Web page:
However, if you are currently happy accepting PayPal, you probably think this is a wonderful idea. After all, who wouldn’t want guaranteed immediate payment once the item is sold? Think of all the headache and heartache this would prevent.
This is an interesting idea. Not that it is ever going to happen, yet still interesting. If you are one of the many that sell on eBay, what do you think of this idea?
There is a movement afoot from certain people who sell on eBay to have a listing strike for the week of 18-25 February in protest of the eBay changes that are coming about later this year. This is one of the most ridiculous things that we have heard of in a while. And believe us, we have heard some doozies!
The funniest part is that the eBay sellers who are pledging to sign up for this boycott really think that they can make a difference. What percentage of people making money on eBay are going to take part in this strike? We have a feeling that it will be a very, very small percentage of eBay sellers and it will be the sellers that don’t push any sort of volume on the site. It is the vocal minority who really like to complain in the eBay Discussion Boards. Give us a break!
If you are going to sell on eBay, then you darn well better be ready to accept the terms that eBay requires you to comply with to sell on their site. Yes, it is their site, not yours. It is their rules, not yours. If you don’t like it, then take your merchandise and go play somewhere else!
To those that are planning on going on strike later this month, we say good luck. Now, if you think that this will make eBay reconsider their position, then we have some oceanfront property in Arizona we would like to sell you.
Our advice to would-be strikers is to quit spending so much time on the eBay Discussion Boards and instead concentrate on learning how to sell on eBay so that you will be a success, instead of a wannabe.
P.S. You will only be hurting yourself by striking, not eBay.
The year is one-twelfth of the way over; can you believe it?! How are we all doing in our quest to make money on eBay? Hopefully it is going well, and you are well on your way to becoming the next great eBay PowerSeller!
This week has been very busy in the world of eBay. Below, we hope you will find some interesting items to get you through the weekend.
Here are the selections for this week:
- This week, eBay announced that PayPal has agreed to acquire Fraud Sciences Ltd., an Israeli company specializing in next-generation online fraud detection. The idea is to integrate Fraud Sciences’ technology into PayPal to make your online transactions that much safer. Seeing this press release got us thinking about safely accepting eBay payments.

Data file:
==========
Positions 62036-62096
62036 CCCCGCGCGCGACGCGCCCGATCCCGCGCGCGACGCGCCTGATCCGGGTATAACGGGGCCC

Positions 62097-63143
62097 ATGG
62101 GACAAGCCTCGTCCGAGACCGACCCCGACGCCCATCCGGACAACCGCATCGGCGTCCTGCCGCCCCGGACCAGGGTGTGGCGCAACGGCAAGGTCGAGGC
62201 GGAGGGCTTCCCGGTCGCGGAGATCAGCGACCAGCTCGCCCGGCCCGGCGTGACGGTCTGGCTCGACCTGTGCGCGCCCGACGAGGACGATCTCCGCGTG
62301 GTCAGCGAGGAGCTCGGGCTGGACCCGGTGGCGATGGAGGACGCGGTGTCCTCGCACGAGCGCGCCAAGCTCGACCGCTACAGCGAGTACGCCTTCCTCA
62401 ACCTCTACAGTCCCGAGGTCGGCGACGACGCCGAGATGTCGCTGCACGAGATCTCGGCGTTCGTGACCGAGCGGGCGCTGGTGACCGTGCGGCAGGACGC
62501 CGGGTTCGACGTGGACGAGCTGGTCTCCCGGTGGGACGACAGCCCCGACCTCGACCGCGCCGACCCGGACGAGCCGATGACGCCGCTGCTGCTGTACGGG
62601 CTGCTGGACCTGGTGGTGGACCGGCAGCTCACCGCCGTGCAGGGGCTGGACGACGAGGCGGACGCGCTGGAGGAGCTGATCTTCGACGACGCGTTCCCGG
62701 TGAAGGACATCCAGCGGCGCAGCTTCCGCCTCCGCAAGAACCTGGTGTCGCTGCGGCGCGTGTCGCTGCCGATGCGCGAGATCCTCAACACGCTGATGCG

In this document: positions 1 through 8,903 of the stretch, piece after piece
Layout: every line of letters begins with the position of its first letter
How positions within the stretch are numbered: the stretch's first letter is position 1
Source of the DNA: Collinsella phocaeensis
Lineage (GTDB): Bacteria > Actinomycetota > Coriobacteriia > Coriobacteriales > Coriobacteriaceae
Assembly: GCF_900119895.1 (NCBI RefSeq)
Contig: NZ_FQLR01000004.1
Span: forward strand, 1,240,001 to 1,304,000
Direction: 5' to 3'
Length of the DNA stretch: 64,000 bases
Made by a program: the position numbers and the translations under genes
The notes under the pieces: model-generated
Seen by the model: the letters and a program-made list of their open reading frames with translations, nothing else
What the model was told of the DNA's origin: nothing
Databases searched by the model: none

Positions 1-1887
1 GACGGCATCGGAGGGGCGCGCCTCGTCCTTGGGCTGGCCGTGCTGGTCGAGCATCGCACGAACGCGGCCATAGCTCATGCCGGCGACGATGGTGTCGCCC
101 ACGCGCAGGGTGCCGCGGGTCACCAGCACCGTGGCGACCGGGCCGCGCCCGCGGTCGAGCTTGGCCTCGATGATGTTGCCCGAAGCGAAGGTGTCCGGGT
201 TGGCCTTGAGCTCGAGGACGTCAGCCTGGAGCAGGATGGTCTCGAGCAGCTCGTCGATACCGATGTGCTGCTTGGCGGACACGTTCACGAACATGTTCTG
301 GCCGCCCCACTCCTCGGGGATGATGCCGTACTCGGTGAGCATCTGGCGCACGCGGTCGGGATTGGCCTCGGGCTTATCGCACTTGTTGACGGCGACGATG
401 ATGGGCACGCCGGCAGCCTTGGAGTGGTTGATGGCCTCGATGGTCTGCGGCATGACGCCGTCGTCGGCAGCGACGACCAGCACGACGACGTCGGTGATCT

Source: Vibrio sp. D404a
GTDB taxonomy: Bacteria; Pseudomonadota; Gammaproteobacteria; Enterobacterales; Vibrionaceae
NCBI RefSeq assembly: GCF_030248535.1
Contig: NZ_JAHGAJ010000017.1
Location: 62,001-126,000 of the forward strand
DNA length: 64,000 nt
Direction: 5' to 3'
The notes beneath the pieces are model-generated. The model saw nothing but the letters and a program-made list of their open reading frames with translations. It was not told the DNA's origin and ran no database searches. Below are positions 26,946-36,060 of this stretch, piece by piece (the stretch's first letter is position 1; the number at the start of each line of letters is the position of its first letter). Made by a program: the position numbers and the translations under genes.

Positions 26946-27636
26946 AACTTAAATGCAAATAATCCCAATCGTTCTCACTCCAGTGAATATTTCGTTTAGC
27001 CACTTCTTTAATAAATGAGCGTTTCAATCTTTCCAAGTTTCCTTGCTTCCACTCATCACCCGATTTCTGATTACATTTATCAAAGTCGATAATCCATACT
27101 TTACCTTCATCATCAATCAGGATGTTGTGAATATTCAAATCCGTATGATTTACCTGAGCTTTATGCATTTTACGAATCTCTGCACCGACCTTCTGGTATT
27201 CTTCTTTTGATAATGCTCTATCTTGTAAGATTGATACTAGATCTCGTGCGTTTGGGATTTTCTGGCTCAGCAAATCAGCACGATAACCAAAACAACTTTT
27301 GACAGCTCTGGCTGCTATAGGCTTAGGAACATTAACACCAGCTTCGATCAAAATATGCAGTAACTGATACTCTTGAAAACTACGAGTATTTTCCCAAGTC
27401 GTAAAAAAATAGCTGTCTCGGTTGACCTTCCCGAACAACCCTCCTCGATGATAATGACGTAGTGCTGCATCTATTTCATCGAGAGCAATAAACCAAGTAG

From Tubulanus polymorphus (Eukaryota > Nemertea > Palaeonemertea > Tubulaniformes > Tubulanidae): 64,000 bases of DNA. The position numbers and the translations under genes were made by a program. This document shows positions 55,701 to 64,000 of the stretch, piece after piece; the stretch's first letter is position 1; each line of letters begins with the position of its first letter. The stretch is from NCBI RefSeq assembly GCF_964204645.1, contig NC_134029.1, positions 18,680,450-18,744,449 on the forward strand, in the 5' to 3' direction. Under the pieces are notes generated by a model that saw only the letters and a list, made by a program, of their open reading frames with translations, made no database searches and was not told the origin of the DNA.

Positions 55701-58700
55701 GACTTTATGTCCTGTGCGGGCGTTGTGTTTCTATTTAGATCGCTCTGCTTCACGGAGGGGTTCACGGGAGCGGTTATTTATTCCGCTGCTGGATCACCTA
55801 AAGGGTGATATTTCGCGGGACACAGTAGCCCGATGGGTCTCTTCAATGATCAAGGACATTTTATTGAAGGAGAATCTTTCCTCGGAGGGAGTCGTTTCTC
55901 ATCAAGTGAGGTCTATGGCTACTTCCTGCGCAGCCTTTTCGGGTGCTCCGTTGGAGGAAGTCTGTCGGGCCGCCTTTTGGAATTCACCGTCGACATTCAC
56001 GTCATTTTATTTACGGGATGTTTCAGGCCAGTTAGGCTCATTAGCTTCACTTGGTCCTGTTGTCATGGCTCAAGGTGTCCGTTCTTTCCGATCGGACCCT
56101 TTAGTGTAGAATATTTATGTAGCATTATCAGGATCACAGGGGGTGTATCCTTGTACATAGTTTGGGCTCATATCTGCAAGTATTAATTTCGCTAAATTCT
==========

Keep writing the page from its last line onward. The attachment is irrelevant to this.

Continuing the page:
- In case you missed it, eBay made some rather large announcements about the future of commerce on eBay. Here is a Reuters article that hits the high points. In the days to come, we will be digesting and discussing the implications of these changes.
- eBay UK has announced that the UK eBay Express is being shutdown. They are citing integration of eBay Express features into the main eBay UK site as the reasons for the closures. This makes you wonder if the US eBay Express is on the chopping block as well.
- Microsoft has made an unsolicited offer to purchase Yahoo for $44.6 Billion. There has been noise about how Yahoo and eBay should join forces. Looks like that isn’t going to happen.
- With everything going on at the Lizard Wisdom headquarters, it is hard to believe that the great eBay announcement of 2008 was just this past Tuesday. In case you have yet to read about the finer points of the changes ahead for eBay, you can do so here.
That is it for this week. Have a great and productive weekend making money on eBay and we will have more great posts starting Monday!
Initial reactions to the great 2008 eBay change announcement has been swift, and at times brutal, from those that sell on eBay and those that pretend they do. This has got us thinking about the people that comment on the every move that eBay makes.
We are not talking about fellow eBay bloggers. No, we are talking about those that seem to have nothing better to do than to comment on blogs and in the eBay Discussion Boards about how the sky is falling.
If you have spent any amount of time on the eBay Discussion Boards, you would come away with the impression that it is impossible to make money on eBay. You would get the impression that with all of the fees and restrictions and requirements and roadblocks (you get the picture) that eBay throws up in front of people trying to make money on eBay, you would be better off selling used shoes at a flea market. We can only take the eBay Discussion Boards in small doses because of the rampant negativity that sometimes pervades the place.
The problem with listening to the majority of the people who post on the eBay Discussion Boards, and make snarky comments on blogs, is that they don’t really understand how to run a successful business, never mind an eBay business. If they spent half of the amount of time they spend complaining on building a viable business, then they might be able to weather the changes that eBay always makes and are to be expected.